Tuesday, July 28, 2020

Working the Corner

Recently I went out during the middle of the day at almost high noon to do some photography. I had a spot in mind that I have photographed many times before. Normally high noon is one of the least desirable times for landscape photography. The light is very bright making images look very flat and uninteresting. For me it was just the perfect way to explore doing some more infrared photography. Once I arrived I started looking at the many possibilities for images. There are some wonderful S curves in the road there for creating leading lines as well as the many beautiful valley oaks that are subjects unto themselves.  I found some great images to explore  before the midday heat drove me back to the car. All images were created with a Canon EOS 7D camera converted to infrared Hypercolor. I was using a Canon EF- S10-22mm lens with a red filter. God's love and blessings to you, chris #teamcanonusa

Saturday, July 25, 2020

Branching Off in a New Direction

After a lot of thought my photography is branching off in a new direction. I've always liked exploring and learning new things. Infrared photography has always intrigued me. I suppose because it is often done in B+W which is what I did a lot of during my early years in photography. I loved the darkroom and shooting in B+W both in high school and in college.  Which now brings me to the present. They make and convert cameras that shoot in infrared. After a couple of months of off and on research I ordered a Canon EOS 7D that had been converted to Hyper Color Infrared.  I was like a little kid in a candy store when it arrived. Photographing the forest in the front yard and driving out to the Little Lake Valley and photographing the large valley oaks. It's crazy what you can do with it. Processing images from this new camera has been challenging. It has stretched my Photoshop skills to a new level with new settings such as channel swapping and and desaturation levels. It's going to be fun to go out to create landscapes and seascapes with it.

God's love and blessings to all, chris
#teamcanonusa All images were created with a Canon EOS 7D camera and a Canon EF-s 10-22mm lens.

Friday, July 17, 2020

Cool Creature of the Night

Last night as I went outside to take in the hummingbird feeder (otherwise the bears and raccoons will get it) I spotted a bright glow on the flagstone of the back patio. Looking closer it seemed to be some sort of segmented worm. I photographed it and the brought it inside to photograph it in the light. Later looked it up and it is called a California Pink Glowworm. But isn't actually a worm at all. It is Microphotus angustus, a genuine firefly beetle. Another strange fact is that only the female larvae glow.  They also never turn into an adult form of beetle. They stay in larval form their entire lives. When the males change into an adult beetle. They fly about at night looking for a glowing female to mate with. She then lays her eggs into the leaf litter and goes about looking for slugs and worms to feed on. It was a cool find. God's blessings upon your day, chris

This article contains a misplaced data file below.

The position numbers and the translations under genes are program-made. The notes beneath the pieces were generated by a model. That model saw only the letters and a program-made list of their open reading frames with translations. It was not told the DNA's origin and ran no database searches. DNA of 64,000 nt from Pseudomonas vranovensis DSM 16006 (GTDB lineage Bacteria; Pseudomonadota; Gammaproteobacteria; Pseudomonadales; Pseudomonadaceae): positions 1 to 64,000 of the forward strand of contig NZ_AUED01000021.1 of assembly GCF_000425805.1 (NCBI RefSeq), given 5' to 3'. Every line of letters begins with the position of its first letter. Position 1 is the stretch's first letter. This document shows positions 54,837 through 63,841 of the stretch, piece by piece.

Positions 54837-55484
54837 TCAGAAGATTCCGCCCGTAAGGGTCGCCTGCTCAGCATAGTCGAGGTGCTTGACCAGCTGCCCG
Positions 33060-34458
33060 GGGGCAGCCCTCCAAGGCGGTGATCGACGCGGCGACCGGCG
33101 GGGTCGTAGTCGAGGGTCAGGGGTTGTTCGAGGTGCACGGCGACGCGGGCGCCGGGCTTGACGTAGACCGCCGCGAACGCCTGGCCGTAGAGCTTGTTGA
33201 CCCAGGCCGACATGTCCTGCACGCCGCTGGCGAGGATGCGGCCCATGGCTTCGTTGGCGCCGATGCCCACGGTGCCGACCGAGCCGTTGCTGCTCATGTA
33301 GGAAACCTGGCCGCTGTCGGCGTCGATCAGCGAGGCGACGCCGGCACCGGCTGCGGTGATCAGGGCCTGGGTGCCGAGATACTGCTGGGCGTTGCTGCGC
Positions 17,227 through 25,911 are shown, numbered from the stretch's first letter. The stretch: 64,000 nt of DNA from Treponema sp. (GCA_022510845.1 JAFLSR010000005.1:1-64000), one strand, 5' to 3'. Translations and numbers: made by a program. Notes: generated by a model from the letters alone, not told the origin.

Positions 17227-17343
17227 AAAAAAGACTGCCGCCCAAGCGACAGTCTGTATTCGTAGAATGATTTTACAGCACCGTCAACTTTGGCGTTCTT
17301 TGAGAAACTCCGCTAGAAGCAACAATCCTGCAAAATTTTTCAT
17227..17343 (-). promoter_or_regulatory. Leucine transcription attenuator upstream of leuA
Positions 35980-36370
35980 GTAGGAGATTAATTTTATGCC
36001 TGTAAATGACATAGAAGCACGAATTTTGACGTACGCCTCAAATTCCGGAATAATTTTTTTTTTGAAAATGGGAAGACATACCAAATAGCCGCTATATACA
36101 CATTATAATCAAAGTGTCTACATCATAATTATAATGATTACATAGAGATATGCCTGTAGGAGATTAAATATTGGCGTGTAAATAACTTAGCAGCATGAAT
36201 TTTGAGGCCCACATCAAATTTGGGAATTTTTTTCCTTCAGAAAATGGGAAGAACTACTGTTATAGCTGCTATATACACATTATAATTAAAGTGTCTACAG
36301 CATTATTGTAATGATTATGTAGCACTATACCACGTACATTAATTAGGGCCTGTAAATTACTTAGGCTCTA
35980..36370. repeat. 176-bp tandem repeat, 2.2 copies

Photographed with a Canon EOS 7D MKII camera and a  Tamron 180mm lens. #teamcanonusa, #withmytamron

Saturday, July 11, 2020

High Key and Low Key

A couple of days ago I walked past the Gladiolas blooming in the garden and I thought to myself. I 'd really like to photograph them. Early this evening Lenore and I went to harvest some greens for breakfast tomorrow. AsI walked past the glads I noticed that they are already starting to wilt. I knew it was now or never1 I clipped the freshest looking pink one that I could find. Tonight at home I set up a piece of white foamcore with the Gladiola directly in front of it. I placed an AlienBees 1600 Studio light with a small soft box right behind everything. I hand held another Alien Bee 1600 from slightly above and to the right from the front. I tried several exposure settings to get what I was looking for. I uploaded the image and I was blown away by the details of the flower from the light passing through it. then I took Badger the Wonder Dog for a walk. As we walked I thought of a set up to rephotograph the Gladiola on a black background. This time I used a piece of black foamcore with the flower in front of it. I used the same studio lights except I set up the softbox from the right side with a grid to stop any light spilling onto the background. Once again I handheld the other Alien bees light though this time it was from slightly behind and from the left. I was really happy with how the images came out. Both images were created with a Canon EOS 7D MKII camera and a Tamron 28-200mm lens. The camera settings used were M mode, ISO 100, F 5.0 and F 9.0 at 1/160th of a sec. lighting was provided by two Alien Bees 1600 Studio lights. God's blessings upon your weekend, chris

Saturday, July 4, 2020

Knothole Bird Feeder

I set up a knothole bird feeder in the yard to try and capture some close up images of the Black-headed Grosbeaks. I put it right next to my platform bird feeder . Then I cleared out all of the bird seed from the platform feeder forcing them to look for food close by. After settling into the photoblind the birds started coming in. They were looking all over the place until a Steller's Jay discovered the small hole. It looked at it quizzically for a bit and then dove right in grabbing a few seeds and flying off. The jays really got into it. After they left the grosbeaks gave it a try. They were actually easier to photograph because when one of them would land on the feeder they would park themselves and keep feeding for quite awhile. Here are three of my favorite images. God's blessings upon your weekend. To all of you Americans out there, Happy Fourth of July! All of these images were created with a Canon EOS 7D MKII camera and a Canon 100-400IS v.1 lens. #teamcanonusa